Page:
The U.S. economy may be recovering, but there are still not enough jobs. Critics blame the practice of out-sourcing, moving factories and offices to India, Honduras and other lower wage countries. But not all jobs are going overseas.
Executive Deirdre Gillespie loves her new offices in Boston. "You may be able to hear that echo as we talk because we have ceilings here that are at least 20 feet [6 meters] and in part of the building 30 feet [9 meters]high. We're in the old city hall in the financial district in Boston," she says.
It's just the place, Ms. Gillespie says, to expand her British-based biotech company, Oxxon Therapeutics. Its 30 employees in Oxford England have discovered a new way to stimulate the immune system to fight diseases like AIDS, hepatitis and cancer. To develop that research, the company's come to the United States.
"We'll have perhaps eight to 10 people in the next two to three years but perhaps more importantly we're going to be using a lot of the resources by contracting out," explains Ms. Gillespie.
Ms. Gillespie says her company will outsource a number of jobs - legal and financial advisers, recruiters, scientists to help run clinical trials - to the United States. Because of that, Massachusetts officials have rolled out the red carpet.
Barbara Berke, who runs the state's Office of Business and Technology, likes to invite foreign executives to her 21st floor office overlooking the gold-domed state capitol, and point out the hospitals, universities and other facilities that make Boston such an attractive business location.
"You can look out of my window and you can see laid out before you, Mass General, across the Longfellow bridge you can see Kendall square and all the biotech industry, beyond it there's MIT and Harvard," she said.
Massachusetts has done a good job selling itself. A quarter million of its residents are employed by foreign corporations. That's seven percent of the state's work force.
"In-sourcing supports about 6.4 million American jobs. One of the other figures that I think is interesting is the amount of compensation: about $350 billion in total compensation for those jobs," said Todd Malan of the Organization for International Investment, adding that about 5.5 percent of American workers are employed by foreign companies with offices in the United States - that's more than double the percentage of 15 years ago. He notes that these in-sourced jobs generally pay better than most jobs with American companies and they don't necessarily require advanced degrees. "If you look at T-Mobile setting up call centers in Texas, Idaho and Washington state, that's about 1500 new jobs that are not requiring a Ph.D.," he said.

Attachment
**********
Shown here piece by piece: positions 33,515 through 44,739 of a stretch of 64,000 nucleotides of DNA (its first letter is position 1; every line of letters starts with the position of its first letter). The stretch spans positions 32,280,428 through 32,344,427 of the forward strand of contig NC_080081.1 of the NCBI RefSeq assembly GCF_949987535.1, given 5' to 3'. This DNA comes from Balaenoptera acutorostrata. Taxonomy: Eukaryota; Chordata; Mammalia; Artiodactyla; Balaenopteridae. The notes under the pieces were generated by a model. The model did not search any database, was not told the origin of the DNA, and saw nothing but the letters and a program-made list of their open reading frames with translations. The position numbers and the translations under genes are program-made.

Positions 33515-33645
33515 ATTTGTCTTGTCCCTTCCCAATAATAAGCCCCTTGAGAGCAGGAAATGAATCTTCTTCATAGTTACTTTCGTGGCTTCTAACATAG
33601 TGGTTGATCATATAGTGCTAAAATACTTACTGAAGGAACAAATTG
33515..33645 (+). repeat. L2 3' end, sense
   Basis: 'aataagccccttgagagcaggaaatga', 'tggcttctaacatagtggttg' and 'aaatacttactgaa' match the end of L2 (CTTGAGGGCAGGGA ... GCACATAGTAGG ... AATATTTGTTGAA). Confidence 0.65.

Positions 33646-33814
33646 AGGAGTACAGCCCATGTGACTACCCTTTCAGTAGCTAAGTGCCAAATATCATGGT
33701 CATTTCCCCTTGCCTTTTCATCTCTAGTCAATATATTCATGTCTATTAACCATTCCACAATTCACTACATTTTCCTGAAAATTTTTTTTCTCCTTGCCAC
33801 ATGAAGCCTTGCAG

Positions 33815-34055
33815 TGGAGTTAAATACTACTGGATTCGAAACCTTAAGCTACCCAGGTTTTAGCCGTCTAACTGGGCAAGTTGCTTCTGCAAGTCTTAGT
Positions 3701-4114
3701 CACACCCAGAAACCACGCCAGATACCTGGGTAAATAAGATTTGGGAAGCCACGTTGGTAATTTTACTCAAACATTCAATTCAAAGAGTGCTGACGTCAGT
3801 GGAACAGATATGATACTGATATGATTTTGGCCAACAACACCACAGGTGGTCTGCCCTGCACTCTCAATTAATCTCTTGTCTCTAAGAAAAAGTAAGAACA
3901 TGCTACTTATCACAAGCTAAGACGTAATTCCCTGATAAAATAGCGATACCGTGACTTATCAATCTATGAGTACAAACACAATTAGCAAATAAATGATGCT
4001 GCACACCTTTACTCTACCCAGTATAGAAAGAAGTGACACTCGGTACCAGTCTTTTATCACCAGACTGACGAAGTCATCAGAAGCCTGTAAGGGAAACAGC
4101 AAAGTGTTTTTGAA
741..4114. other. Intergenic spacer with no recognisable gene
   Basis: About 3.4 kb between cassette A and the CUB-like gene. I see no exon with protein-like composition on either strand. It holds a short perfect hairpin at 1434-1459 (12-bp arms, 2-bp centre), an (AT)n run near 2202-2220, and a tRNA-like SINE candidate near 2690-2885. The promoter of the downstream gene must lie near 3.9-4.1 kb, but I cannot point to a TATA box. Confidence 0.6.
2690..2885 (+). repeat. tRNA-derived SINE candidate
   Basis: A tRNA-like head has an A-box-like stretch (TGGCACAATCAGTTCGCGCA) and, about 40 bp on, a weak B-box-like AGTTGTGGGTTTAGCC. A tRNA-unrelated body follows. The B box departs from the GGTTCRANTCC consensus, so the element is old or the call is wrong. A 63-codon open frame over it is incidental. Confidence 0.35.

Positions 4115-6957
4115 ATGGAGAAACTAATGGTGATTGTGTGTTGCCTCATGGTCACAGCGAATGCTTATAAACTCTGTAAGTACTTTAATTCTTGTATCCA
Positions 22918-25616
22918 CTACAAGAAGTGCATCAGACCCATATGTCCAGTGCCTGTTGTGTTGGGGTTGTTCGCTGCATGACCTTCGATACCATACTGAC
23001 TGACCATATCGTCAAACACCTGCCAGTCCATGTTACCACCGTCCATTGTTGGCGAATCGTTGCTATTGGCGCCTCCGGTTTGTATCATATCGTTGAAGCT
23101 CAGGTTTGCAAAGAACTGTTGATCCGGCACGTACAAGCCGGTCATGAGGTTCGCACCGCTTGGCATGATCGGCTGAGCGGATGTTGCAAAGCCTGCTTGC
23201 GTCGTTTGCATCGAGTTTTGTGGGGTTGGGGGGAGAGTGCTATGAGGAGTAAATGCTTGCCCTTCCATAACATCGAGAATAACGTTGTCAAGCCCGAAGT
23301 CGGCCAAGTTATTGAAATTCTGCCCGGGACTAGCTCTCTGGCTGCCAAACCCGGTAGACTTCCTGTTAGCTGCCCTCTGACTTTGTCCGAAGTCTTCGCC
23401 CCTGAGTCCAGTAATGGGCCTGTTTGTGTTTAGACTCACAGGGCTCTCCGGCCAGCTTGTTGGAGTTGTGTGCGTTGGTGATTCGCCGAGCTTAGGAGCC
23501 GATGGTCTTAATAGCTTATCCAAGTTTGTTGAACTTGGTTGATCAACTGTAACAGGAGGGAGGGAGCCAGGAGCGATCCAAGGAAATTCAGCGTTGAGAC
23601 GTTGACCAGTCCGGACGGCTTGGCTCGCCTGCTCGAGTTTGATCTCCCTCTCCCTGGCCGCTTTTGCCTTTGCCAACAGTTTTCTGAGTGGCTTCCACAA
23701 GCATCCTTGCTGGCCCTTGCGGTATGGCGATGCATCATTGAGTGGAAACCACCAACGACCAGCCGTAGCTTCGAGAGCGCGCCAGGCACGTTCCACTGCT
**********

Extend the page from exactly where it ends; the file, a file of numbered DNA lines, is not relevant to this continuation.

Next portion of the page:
Other examples include Samsung's expanded semi-conductor plant in Texas and the Nissan Motor Company's new operation in Mississippi. According to Todd Malan, the United States has a lot to offer: well-trained workers, a culture of innovation, and of course, venture capital. That's why the Swiss drug company Novartis moved its world headquarters to Massachusetts, and why Oxxon Therapeutics has a new office in Boston. The biotech firm's chief Medical Officer, Frank Malinowski says it was the right move.
"We're in a global community to be quite honest about it, and the diseases we're talking about know no borders and respect no borders, and we need to bring the best and the brightest of all the world together to be able to combat these," he said.
Supporters of in-sourcing say gathering the best and the brightest will also foster innovation, promote prosperity and create job opportunities at all levels of the U.S. economy.